Intro to WellnessYou know that feeling when you take those five extra minutes in the shower to exfoliate and shave every inch of your body to then cover it with coconut oil (or whatever cream/oil) and leave the house feeling like the Goddess of Softness? Or that feeling of freshness and achievement after hours of cleaning the house – while wearing a facemask – and everything, including your face, looks spic-and-span?
The Student Health and Counseling Services at the University of California firmly believe that “wellness matters” and it really does, but we need to stop thinking that we will only achieve it through ‘instagramable’ self-care actions that require a rather than actual care for ourselves.
My favorite definition of wellness comes from The National Wellness Institute: “a conscious, self-directed and evolving process of achieving full potential.”
It means that this process might sometimes make us feel uncomfortable. In practice, it’s often about doing things that we’re not used to doing for the sake of our future selves.
Achieving wellness is an active process of becoming aware of what your body and your mind need to have a healthy, fulfilling life. This, of course, includes making everyday choices and doing things that require a little bit more effort. These might include choosing to eat a healthier lunch or sticking to a planned budget, getting rid of toxic people (even though you might love them) or setting an alarm 10 minutes earlier to have time to jornal. In the end, it all adds up to having a more balanced way of achieving sustained happiness.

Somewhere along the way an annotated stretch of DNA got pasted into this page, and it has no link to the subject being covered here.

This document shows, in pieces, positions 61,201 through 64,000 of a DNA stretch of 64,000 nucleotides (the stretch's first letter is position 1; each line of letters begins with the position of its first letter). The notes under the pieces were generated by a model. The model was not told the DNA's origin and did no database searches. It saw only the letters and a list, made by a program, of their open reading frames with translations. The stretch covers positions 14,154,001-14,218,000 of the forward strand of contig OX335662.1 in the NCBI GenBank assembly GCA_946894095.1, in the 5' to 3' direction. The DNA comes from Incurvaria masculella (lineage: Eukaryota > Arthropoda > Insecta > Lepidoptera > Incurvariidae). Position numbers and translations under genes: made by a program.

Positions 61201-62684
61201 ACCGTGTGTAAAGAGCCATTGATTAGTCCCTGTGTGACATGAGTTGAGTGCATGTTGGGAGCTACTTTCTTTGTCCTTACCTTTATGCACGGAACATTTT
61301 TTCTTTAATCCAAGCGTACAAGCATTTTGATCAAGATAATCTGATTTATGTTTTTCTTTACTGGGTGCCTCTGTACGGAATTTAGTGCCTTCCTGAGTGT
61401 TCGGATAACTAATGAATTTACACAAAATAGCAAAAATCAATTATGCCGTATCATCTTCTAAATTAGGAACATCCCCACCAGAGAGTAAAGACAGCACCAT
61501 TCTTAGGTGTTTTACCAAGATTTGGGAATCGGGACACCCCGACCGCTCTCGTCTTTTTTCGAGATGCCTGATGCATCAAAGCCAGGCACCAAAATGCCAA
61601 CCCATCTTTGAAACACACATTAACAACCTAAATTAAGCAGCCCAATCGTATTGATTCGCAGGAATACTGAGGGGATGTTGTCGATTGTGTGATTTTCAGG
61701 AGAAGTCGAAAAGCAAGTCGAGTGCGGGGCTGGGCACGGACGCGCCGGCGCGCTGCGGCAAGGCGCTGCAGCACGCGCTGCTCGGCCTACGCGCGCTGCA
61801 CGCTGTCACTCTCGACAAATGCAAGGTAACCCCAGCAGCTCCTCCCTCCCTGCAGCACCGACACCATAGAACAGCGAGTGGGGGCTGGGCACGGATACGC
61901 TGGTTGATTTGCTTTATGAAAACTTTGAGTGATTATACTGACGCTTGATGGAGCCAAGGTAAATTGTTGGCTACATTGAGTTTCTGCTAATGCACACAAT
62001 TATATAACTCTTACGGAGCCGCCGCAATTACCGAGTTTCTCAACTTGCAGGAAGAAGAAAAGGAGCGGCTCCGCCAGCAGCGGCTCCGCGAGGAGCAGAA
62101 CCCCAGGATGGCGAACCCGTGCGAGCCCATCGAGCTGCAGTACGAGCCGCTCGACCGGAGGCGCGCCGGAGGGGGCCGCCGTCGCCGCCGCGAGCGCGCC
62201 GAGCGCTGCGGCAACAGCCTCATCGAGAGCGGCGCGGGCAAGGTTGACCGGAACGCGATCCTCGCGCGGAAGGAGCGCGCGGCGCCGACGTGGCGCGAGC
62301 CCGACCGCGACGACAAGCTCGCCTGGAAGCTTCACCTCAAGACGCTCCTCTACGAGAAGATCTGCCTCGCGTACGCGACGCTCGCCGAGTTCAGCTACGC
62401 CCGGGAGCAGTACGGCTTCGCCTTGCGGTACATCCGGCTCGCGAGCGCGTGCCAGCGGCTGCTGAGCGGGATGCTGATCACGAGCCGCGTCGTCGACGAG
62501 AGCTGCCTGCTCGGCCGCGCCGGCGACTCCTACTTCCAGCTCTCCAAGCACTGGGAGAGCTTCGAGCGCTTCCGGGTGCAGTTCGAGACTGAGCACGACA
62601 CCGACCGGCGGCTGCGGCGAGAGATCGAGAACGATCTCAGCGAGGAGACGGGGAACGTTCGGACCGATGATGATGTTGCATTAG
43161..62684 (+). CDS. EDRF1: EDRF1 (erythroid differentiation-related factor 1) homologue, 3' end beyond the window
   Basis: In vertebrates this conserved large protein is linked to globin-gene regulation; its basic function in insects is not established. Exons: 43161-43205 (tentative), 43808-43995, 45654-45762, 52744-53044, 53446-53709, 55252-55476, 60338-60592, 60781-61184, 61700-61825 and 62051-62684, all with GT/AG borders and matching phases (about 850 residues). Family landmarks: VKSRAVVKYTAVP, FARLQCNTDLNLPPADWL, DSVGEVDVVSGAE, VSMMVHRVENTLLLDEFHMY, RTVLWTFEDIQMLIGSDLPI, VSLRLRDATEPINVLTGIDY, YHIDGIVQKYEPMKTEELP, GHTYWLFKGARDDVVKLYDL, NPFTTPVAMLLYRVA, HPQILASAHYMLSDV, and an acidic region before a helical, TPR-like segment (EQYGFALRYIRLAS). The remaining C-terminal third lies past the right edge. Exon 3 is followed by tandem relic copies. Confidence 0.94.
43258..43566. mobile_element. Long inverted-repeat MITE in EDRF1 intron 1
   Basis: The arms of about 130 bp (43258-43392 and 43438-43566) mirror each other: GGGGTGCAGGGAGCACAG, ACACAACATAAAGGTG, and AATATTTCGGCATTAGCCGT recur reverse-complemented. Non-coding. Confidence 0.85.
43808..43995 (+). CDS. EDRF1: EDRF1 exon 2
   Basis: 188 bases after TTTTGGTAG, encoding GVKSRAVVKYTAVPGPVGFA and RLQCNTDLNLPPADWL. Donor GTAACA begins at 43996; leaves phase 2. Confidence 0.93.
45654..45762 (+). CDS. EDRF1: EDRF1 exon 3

Self-care is rooted in taking responsibility for your own needs. It’s respecting yourself, your worth, and honoring the needs that come from within. Many times it’s about giving up the need to be “liked” by others in order to really love yourself.
On the other hand, there are also simpler things that make us feel proud(ish) and good about ourselves, things that make us feel like we’ve transformed into a better version of ourselves when in reality we only added an in-shower, 10-minute-long hair treatment.
But do not underestimate it, wellness may often be seen as something we can only seek when we ‘deserve’ it, when in reality the more importance we give to self-care and wellness, the more content and connected to our essence we’ll feel and the more fulfilled we’ll be about everything else we do.
So, if self-care comes in the shape of a dreamy bath or well-organized finances, the importance of detoxifying from stress and bad habits is the first step towards assuming responsibility for the quality of our lives.
And it's not complicated
Wellness might not get us the outside approval that we unconsciously seek, but it’s an opportunity to connect to our self and to be free from the burden of meeting other peoples’ expectations.
This, my dear friends, is the feeling of wellness: comfort, satisfaction, and self-love. It all starts with the conscious decision to shape a healthy life and keeping at it EVERY. SINGLE. DAY.